Climate scientist Robert Socolow receives the 2023 John Scott Award
Robert Socolow, emeritus professor of mechanical and aerospace engineering at Princeton University and longtime member of High Meadows Environmental Institute’s Associated Faculty, has been awarded the prestigious John Scott Award for his decades-long contributions to reducing human impacts on the climate.
The John Scott Award, the oldest science prize in America, is given annually to “the most deserving men and women” whose inventions have contributed in some outstanding way to the “comfort, welfare, and happiness” of humankind. Socolow was gifted the award in conjunction with Michael Mann, a nationally recognized climate scientist at the University of Pennsylvania. Both men received their awards at a ceremony on November 30 at the American Philosophical Society in Philadelphia.
“I’m really thrilled to receive this,” said Socolow. “It’s great the awards committee is recognizing climate science and feels wonderful to have my career appreciated.”
Socolow has spent most of his professional life focused on the global energy system and how it affects the climate. He is renowned for blazing a pioneering trail in the study of how the energy system can be more benign, especially how human-produced carbon dioxide emissions to the Earth’s atmosphere can be reduced. For the last 50 years, he has been a major voice in American environmentalism and a fierce advocate for seeking solutions to the ongoing climate crisis.
Socolow’s path toward becoming one of the world’s leading experts on the climate problem followed a somewhat circuitous route. Socolow received his doctorate in physics from Harvard in 1964 and began his teaching career at Yale University, where he researched quarks, which are the fundamental “building blocks” of all matter in the universe. He soon became interested in—and concerned about—human impacts to the planet and, in 1971 along with ecologist John Harte, he published “Patient Earth.” This book focused on the environmental challenges of the time, including wilderness conservation, resource management, population control, and ecological destruction.
When he came to Princeton in 1971, Socolow was tasked with creating an interdisciplinary research program geared toward environmental research, a program that was then known as the University’s Center for Environmental Studies. One of the first things he did was put together a team of researchers—engineers, statisticians, ecologists, psychologists, and architects—to examine residential energy use, one of the first studies of its kind. Decades later, he was a founding member of Princeton’s Environmental Institute, now known as the High Meadows Environmental Institute, and then was pivotal, along with Stephen Pacala, the Frederick D. Petrie Professor in Ecology and Evolutionary Biology, in establishing Princeton’s Carbon Mitigation Initiative. These organizations and his many research interests have focused on solutions to climate change, including energy efficiency, nuclear power, wind and solar power, carbon sequestration, and low-carbon energy from fossil fuels.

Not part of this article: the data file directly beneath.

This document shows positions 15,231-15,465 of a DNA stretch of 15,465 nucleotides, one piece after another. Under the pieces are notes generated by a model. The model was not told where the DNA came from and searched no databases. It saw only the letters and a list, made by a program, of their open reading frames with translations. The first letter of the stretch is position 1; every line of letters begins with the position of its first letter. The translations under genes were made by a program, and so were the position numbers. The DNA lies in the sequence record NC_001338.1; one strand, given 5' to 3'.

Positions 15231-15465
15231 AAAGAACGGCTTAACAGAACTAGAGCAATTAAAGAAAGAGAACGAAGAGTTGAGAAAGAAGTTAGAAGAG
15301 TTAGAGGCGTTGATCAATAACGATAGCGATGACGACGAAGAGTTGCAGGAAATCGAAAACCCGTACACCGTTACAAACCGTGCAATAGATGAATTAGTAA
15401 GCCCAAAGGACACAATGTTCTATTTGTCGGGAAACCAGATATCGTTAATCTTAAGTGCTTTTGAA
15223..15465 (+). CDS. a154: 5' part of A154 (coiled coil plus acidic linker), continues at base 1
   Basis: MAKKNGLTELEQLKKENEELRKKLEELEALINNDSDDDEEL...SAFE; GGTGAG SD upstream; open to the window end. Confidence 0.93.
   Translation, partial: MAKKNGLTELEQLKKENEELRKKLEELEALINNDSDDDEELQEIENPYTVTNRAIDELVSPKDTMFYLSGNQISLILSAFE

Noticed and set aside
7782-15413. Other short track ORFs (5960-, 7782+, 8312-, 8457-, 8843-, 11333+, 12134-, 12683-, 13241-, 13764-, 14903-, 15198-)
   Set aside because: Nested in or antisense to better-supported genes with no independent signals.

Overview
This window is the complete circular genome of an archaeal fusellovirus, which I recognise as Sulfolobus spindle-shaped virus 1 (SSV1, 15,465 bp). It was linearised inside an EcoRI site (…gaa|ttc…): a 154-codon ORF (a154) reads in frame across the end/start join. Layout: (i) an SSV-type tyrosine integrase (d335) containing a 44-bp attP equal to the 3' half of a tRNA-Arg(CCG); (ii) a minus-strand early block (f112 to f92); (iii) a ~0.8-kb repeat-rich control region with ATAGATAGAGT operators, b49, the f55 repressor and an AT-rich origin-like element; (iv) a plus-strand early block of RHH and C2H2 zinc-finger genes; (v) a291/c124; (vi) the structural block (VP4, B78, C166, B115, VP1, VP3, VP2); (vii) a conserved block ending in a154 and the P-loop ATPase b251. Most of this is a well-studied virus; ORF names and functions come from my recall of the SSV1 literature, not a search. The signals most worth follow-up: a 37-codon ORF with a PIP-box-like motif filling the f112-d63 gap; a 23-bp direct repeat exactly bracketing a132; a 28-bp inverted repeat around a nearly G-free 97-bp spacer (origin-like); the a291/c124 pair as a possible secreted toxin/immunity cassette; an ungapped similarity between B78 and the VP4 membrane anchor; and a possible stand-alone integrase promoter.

Socolow is perhaps best known for publishing, along with Pacala, the landmark paper “Stabilization Wedges: Solving the climate problem for the next 50 years with current technologies.” The paper was published in the journal Science in 2004 and provides a framework for understanding both the carbon emission cuts needed to avoid dramatic climate change and the technologies available to do so. It is considered seminal in the study of climate change mitigation and remains highly influential today.
Socolow is a member of the American Academy of Arts and Sciences, the National Research Council of the National Academies, the American Physical Society, and the American Association for the Advancement of Science. He is also the recipient of numerous awards and honors, including the 2005 Axelson Johnson Commemorative Lecture award and the 2009 Frank Kreith Energy Award. He received the 2003 Leo Szilard Lectureship Award for “Leadership in establishing energy and environmental problems as legitimate research fields for physicists, and for demonstrating that these broadly defined problems can be addressed with the highest scientific standards.”
Several scientists who are world-renowned have received the John Scott Award, including Marie Curie, Orville Wright, Thomas Edison, Nikola Tesla, and Jonas Salk. The most recent prior Princeton recipient was Emily Carter, the Gerhard R. Andlinger ‘52 Professor in Energy and the Environment, who received the award in 2019 for her contributions to sustainable energy technologies.